DETROIT – More than a dozen train cars have derailed near Clark Avenue just north of Toledo Street in Detroit.
ORIGINAL STORY: Train cars derail, fall over near Clark Avenue in Detroit
Video shows about 15 cars derailed along a track curve. Police said five of the cars, the tankers, contain hazardous materials, prompting a HAZMAT response.
Officials from the Detroit Fire Department claim there is no danger to the public as crews investigate the situation.
“They don’t really pose any danger,” said DFD deputy commissioner Dave Fornell.
The railroad company, Canadian National Railway, said the majority of the cars were transferring new automobiles. Detroit fire officials claim five train cars contained some kind of residue that could be considered hazardous materials.
“There isn’t any danger,” Fornell said. “There are five cars that had hazardous materials, but they are now empty.”
Police said there are no injuries to report.
The investigation is ongoing.
Canadian National Railway released the following statement:
“Canadian National crews are responding to an incident involving a Canadian National train that occurred this morning in South-West Detroit. Preliminary information indicates that approximately 15 railcars derailed in multiple positions shutting down vehicular traffic on Scotten Ave. At this time, there are no injuries, no fires and no loaded railcars carrying dangerous goods reported to be involved.
Canadian National would like to thank first responders present at the scene of the incident and would also like to apologize for the inconvenience caused.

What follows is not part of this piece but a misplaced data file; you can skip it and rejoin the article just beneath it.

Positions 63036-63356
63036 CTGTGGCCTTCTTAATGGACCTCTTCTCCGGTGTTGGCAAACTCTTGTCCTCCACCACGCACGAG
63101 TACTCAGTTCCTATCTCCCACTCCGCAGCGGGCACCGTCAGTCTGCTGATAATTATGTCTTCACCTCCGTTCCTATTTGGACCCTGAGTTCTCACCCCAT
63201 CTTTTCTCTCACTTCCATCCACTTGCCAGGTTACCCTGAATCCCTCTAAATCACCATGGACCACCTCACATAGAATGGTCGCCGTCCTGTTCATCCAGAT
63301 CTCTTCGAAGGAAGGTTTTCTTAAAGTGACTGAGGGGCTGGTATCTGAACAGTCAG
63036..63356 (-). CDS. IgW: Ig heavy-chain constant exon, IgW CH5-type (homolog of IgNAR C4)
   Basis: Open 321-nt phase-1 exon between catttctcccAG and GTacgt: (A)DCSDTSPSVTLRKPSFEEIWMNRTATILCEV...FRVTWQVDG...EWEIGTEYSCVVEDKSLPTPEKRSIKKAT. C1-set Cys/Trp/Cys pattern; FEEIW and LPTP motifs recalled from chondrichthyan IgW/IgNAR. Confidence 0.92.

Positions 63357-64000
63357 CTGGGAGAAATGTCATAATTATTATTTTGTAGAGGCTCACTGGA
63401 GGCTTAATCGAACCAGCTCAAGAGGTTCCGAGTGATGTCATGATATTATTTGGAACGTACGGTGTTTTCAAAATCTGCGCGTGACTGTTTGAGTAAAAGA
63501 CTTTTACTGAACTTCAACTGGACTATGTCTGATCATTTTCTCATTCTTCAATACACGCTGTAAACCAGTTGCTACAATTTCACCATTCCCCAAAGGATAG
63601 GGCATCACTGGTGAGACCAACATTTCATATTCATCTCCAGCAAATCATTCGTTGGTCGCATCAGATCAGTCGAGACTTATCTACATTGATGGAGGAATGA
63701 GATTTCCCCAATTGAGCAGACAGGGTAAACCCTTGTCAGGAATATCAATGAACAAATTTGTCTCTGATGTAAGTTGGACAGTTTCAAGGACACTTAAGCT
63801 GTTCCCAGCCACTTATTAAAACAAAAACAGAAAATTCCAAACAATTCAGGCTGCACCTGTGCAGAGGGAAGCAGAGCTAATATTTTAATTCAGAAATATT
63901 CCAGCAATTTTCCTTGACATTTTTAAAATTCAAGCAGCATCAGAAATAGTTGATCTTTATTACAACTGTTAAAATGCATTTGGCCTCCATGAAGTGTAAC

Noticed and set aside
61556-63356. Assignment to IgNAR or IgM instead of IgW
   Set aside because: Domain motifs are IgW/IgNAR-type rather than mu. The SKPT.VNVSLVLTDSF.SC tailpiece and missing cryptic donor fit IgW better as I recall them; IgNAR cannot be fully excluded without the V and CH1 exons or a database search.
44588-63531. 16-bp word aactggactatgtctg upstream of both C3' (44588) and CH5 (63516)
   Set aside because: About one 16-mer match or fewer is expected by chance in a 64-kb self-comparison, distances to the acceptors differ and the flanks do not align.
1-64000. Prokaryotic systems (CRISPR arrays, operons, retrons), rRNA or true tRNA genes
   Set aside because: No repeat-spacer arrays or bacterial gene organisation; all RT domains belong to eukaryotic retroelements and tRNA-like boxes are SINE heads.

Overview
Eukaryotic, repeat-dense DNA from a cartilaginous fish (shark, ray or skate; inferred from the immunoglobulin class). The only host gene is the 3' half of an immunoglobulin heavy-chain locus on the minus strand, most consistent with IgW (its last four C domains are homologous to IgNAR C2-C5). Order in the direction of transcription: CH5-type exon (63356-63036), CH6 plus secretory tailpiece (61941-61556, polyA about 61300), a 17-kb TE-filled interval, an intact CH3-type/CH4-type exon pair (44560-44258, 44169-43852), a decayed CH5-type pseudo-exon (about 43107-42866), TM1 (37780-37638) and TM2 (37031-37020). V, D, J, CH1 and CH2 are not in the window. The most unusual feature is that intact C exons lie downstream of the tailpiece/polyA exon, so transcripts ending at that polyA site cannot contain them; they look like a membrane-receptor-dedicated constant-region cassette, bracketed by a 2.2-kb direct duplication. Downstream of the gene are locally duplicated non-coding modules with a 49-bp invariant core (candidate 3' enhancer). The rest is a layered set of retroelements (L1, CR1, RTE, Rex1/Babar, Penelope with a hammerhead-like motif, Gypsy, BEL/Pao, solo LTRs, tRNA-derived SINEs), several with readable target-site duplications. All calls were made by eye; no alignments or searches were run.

The cause of the derailment is still under investigation."
The city of Detroit released the following statement:
"This morning, a Canadian National freight train enroute to Toledo derailed on the Conrail railroad tracks in the area of 2525 Clark Street south of Michigan Avenue in southwest Detroit. Per the Detroit Fire Department, five of the 12 overturned rail cars were marked as being flammable materials containers, however all five were empty at the time of the incident. As a result, the Detroit Fire Department Hazmat Unit declared the incident as a Level 1 - no hazardous material. At this time there are no reports of any injuries and DFD has determined there is no health risk to residents in the area.
Several of the derailed cars are on elevated tracks spanning Scotten and Vinewood. Until the derailment has been cleared, the city has closed these streets between Michigan Avenue and Brandon as a safety precaution. Personnel from Conrail are on site to manage the process of safely clearing the derailment, a process that is expected to take several hours."